Delirium After Spine Surgery in Older Adults

Incidence, Risk Factors, and Outcomes

Charles Brown, Andrew LaFlam, Laura Max, Julie Wyrobek, Karin Jane Neufeld, Khaled M Kebaish, David B Cohen, Jeremy D Walston, Charles W. Hogue, Lee H Riley

Research output: Contribution to journalArticle

Abstract

Objectives: To characterize the incidence, risk factors, and consequences of delirium in older adults undergoing spine surgery. Design: Prospective observational study. Setting: Academic medical center. Participants: Individuals aged 70 and older undergoing spine surgery (N = 89). Measurements: Postoperative delirium and delirium severity were assessed using validated methods, including the Confusion Assessment Method (CAM), CAM for the Intensive Care Unit, Delirium Rating Scale-Revised-98, and chart review. Hospital-based outcomes were obtained from the medical record and hospital charges from data reported to the state. Results: Thirty-six participants (40.5%) developed delirium after spine surgery, with 17 (47.2%) having purely hypoactive features. Independent predictors of delirium were lower baseline cognition, higher average baseline pain, more intravenous fluid administered, and baseline antidepressant medication. In adjusted models, the development of delirium was independently associated with higher quintile of length of stay (odds ratio (OR) = 3.66, 95% confidence interval (CI) = 1.48–9.04, P =.005), higher quintile of hospital charges (OR = 3.49, 95% CI = 1.35–9.00, P =.01), and lower odds of discharge to home (OR = 0.22, 95% CI = 0.07–0.69, P =.009). Severity of delirium was associated with higher quintile of hospital charges and lower odds of discharge to home. Conclusion: Delirium is common after spine surgery in older adults, and baseline pain is an independent risk factor. Delirium is associated with longer stay, higher charges, and lower odds of discharge to home. Thus, prevention of delirium after spine surgery may be an important quality improvement goal.

Original languageEnglish (US)
Pages (from-to)2101-2108
Number of pages8
JournalJournal of the American Geriatrics Society
Volume64
Issue number10
DOIs
StatePublished - Oct 1 2016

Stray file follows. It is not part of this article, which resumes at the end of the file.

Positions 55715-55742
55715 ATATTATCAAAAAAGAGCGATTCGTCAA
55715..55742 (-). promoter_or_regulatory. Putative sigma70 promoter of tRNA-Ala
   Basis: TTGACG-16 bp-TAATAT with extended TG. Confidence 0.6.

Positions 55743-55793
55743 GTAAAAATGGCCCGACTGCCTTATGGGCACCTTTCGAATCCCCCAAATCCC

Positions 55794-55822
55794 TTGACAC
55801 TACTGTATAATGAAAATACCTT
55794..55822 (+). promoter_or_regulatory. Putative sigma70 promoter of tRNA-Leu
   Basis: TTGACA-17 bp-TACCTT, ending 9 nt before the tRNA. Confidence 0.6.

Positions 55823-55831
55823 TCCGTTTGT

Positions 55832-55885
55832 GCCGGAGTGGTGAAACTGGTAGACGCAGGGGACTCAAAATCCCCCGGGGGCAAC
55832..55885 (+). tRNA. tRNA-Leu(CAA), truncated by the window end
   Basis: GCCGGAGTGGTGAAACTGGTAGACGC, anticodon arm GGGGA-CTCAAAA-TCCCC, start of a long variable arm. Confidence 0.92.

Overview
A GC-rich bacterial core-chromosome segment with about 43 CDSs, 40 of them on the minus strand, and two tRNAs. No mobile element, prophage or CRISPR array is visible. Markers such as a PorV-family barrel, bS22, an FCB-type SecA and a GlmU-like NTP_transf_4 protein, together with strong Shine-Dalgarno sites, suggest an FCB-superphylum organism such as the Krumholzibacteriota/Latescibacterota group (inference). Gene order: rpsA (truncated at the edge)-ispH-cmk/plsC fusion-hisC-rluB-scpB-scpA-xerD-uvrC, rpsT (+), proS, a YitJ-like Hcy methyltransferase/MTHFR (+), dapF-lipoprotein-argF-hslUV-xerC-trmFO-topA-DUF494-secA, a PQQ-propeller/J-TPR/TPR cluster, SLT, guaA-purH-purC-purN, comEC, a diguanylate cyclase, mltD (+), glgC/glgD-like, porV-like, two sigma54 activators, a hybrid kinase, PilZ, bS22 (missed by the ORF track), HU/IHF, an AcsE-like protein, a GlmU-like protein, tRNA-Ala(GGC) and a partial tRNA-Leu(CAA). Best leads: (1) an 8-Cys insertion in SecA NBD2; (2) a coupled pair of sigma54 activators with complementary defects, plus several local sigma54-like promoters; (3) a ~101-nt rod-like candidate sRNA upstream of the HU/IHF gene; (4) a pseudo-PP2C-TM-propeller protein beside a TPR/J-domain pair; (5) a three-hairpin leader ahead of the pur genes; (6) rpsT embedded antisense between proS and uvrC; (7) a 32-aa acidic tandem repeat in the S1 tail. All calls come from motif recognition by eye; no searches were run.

Fingerprint

Delirium
Spine
Incidence
Hospital Charges
Confusion
Odds Ratio
Confidence Intervals
Pain
Quality Improvement
Cognition
Antidepressive Agents
Medical Records
Observational Studies
Intensive Care Units
Length of Stay
Prospective Studies

Keywords

  • cost
  • delirium
  • outcomes
  • spine surgery

ASJC Scopus subject areas

  • Geriatrics and Gerontology

Cite this

Delirium After Spine Surgery in Older Adults : Incidence, Risk Factors, and Outcomes. / Brown, Charles; LaFlam, Andrew; Max, Laura; Wyrobek, Julie; Neufeld, Karin Jane; Kebaish, Khaled M; Cohen, David B; Walston, Jeremy D; Hogue, Charles W.; Riley, Lee H.

In: Journal of the American Geriatrics Society, Vol. 64, No. 10, 01.10.2016, p. 2101-2108.

Research output: Contribution to journalArticle

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abstract = "Objectives: To characterize the incidence, risk factors, and consequences of delirium in older adults undergoing spine surgery. Design: Prospective observational study. Setting: Academic medical center. Participants: Individuals aged 70 and older undergoing spine surgery (N = 89). Measurements: Postoperative delirium and delirium severity were assessed using validated methods, including the Confusion Assessment Method (CAM), CAM for the Intensive Care Unit, Delirium Rating Scale-Revised-98, and chart review. Hospital-based outcomes were obtained from the medical record and hospital charges from data reported to the state. Results: Thirty-six participants (40.5{\%}) developed delirium after spine surgery, with 17 (47.2{\%}) having purely hypoactive features. Independent predictors of delirium were lower baseline cognition, higher average baseline pain, more intravenous fluid administered, and baseline antidepressant medication. In adjusted models, the development of delirium was independently associated with higher quintile of length of stay (odds ratio (OR) = 3.66, 95{\%} confidence interval (CI) = 1.48–9.04, P =.005), higher quintile of hospital charges (OR = 3.49, 95{\%} CI = 1.35–9.00, P =.01), and lower odds of discharge to home (OR = 0.22, 95{\%} CI = 0.07–0.69, P =.009). Severity of delirium was associated with higher quintile of hospital charges and lower odds of discharge to home. Conclusion: Delirium is common after spine surgery in older adults, and baseline pain is an independent risk factor. Delirium is associated with longer stay, higher charges, and lower odds of discharge to home. Thus, prevention of delirium after spine surgery may be an important quality improvement goal.",
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